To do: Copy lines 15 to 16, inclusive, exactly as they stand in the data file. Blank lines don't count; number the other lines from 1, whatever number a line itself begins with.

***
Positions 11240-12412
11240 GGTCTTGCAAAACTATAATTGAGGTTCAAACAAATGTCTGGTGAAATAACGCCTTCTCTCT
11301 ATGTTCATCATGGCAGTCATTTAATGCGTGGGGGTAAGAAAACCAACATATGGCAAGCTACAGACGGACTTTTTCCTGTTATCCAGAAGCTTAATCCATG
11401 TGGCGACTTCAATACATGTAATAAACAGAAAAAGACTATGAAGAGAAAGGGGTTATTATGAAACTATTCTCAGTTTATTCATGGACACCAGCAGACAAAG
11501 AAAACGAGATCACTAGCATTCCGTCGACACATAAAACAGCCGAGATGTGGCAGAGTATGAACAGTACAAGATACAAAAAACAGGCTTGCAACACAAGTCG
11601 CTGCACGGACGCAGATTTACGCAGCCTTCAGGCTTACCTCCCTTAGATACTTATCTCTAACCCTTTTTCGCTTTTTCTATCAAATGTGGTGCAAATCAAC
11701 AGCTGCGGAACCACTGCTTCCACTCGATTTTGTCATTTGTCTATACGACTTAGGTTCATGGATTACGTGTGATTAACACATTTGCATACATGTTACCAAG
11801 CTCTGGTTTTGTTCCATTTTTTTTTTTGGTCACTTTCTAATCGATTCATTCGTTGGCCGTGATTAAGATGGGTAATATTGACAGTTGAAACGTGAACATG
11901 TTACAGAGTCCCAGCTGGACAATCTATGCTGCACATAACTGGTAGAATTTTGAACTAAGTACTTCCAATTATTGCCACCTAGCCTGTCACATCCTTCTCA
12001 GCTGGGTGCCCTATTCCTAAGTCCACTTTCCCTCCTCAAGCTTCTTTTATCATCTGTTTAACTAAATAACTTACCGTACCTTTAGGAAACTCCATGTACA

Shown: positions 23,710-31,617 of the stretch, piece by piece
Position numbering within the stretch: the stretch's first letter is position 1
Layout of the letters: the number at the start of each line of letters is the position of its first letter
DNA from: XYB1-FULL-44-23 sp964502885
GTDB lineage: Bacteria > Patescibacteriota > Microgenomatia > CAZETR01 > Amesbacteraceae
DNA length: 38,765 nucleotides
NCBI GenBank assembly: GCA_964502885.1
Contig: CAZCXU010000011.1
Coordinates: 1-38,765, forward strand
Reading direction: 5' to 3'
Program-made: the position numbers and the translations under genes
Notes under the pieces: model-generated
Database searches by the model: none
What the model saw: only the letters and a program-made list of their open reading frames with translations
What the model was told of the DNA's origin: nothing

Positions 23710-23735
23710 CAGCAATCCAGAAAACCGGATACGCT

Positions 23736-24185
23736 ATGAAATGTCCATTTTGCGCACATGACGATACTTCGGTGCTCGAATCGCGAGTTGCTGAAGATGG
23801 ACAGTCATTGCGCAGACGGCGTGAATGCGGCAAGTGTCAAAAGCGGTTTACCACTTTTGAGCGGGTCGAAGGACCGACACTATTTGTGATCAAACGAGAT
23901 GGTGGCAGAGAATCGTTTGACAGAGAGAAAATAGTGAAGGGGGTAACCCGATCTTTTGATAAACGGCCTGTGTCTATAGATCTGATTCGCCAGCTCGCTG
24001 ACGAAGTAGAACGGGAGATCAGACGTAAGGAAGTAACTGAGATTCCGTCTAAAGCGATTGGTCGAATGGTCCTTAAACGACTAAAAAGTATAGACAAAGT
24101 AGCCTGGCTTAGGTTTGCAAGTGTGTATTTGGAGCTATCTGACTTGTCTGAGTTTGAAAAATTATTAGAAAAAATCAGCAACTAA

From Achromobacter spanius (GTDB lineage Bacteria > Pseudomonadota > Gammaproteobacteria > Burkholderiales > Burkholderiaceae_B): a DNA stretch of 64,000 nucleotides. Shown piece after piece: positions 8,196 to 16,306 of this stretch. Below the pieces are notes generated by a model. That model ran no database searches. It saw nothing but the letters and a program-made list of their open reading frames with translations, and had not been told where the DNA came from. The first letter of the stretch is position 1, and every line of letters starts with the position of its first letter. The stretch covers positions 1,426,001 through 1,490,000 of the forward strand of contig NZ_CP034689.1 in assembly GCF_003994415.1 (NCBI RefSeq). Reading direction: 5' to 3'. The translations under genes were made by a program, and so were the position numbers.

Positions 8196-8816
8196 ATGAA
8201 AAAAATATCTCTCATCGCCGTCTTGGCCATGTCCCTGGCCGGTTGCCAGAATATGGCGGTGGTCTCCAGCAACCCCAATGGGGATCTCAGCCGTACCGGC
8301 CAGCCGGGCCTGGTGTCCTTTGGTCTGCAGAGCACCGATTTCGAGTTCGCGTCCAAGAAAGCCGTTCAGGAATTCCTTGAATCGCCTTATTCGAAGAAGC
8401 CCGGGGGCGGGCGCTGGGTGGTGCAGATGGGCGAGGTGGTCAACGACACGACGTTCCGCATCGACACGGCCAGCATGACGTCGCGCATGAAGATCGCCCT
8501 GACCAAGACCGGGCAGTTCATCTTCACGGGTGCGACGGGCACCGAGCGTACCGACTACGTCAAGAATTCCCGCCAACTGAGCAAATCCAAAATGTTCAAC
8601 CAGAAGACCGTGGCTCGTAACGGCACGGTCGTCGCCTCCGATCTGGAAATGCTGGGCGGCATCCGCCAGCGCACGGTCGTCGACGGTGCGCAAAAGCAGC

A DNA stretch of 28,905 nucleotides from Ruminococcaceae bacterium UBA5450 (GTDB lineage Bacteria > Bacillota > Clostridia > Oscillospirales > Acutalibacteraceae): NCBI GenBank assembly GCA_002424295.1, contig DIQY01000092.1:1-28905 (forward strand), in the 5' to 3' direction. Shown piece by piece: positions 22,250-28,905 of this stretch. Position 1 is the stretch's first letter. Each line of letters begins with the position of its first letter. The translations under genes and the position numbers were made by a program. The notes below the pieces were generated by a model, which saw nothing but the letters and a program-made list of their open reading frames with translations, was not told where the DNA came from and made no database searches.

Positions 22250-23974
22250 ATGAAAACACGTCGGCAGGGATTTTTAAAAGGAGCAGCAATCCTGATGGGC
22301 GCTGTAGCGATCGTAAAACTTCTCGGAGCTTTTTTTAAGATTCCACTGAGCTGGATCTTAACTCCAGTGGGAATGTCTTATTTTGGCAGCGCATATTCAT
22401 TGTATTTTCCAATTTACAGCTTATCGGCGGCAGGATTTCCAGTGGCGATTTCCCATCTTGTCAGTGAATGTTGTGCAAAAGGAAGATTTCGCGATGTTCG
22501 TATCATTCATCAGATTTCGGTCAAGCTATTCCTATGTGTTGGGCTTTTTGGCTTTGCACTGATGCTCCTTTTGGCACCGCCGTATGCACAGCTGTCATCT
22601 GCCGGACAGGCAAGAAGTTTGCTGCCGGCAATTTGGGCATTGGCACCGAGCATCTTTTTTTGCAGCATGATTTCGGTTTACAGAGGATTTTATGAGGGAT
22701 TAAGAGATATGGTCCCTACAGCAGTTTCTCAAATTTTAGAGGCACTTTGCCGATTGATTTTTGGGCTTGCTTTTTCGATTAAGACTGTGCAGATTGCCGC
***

GTDB lineage: Bacteria > Patescibacteriota > Microgenomatia > CAZETR01 > Amesbacteraceae
DNA length: 38,765 nucleotides